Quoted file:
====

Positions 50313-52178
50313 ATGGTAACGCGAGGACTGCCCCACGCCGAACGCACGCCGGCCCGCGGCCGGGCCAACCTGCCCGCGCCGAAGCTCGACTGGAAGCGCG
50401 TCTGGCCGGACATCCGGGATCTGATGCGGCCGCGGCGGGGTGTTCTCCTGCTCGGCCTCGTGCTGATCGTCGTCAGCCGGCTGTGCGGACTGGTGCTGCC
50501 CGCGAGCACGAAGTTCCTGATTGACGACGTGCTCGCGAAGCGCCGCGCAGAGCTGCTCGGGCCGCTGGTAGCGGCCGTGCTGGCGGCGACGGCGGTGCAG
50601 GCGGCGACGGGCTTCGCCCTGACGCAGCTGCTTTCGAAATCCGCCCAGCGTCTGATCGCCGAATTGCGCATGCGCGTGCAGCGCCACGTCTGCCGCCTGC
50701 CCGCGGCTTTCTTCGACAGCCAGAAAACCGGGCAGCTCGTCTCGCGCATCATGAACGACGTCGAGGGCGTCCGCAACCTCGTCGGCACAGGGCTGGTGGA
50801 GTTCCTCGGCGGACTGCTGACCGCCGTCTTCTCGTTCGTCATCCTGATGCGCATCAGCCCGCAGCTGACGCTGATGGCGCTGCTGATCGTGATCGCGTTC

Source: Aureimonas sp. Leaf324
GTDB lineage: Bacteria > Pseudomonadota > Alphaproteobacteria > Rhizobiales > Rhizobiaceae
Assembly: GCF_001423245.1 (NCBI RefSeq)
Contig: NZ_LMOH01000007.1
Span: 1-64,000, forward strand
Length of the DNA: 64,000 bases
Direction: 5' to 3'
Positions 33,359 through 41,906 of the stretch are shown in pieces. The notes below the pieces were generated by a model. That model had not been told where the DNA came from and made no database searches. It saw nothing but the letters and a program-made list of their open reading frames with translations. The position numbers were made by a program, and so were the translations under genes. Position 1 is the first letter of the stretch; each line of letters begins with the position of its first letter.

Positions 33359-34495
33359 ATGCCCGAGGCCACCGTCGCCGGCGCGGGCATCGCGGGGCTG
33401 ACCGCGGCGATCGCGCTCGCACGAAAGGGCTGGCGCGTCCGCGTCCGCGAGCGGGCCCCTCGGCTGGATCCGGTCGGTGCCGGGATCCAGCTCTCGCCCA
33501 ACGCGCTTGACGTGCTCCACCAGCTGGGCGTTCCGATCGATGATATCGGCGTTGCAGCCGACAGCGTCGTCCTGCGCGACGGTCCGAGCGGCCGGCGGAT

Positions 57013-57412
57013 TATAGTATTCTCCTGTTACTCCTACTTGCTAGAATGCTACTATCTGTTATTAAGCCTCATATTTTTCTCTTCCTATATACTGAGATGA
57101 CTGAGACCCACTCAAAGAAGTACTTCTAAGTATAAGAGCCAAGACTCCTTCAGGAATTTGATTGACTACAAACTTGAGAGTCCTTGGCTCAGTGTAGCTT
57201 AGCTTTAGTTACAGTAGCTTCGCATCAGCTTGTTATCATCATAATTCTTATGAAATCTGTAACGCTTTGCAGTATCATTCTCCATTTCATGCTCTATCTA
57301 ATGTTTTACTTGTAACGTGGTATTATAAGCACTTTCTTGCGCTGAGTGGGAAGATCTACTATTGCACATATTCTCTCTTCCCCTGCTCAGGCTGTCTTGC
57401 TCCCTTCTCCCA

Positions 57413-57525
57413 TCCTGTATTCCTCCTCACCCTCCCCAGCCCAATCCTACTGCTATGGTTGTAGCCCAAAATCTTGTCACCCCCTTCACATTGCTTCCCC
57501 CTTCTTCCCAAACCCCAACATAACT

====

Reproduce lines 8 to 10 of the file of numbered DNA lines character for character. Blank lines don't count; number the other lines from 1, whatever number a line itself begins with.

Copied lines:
Source: Aureimonas sp. Leaf324
GTDB lineage: Bacteria > Pseudomonadota > Alphaproteobacteria > Rhizobiales > Rhizobiaceae
Assembly: GCF_001423245.1 (NCBI RefSeq)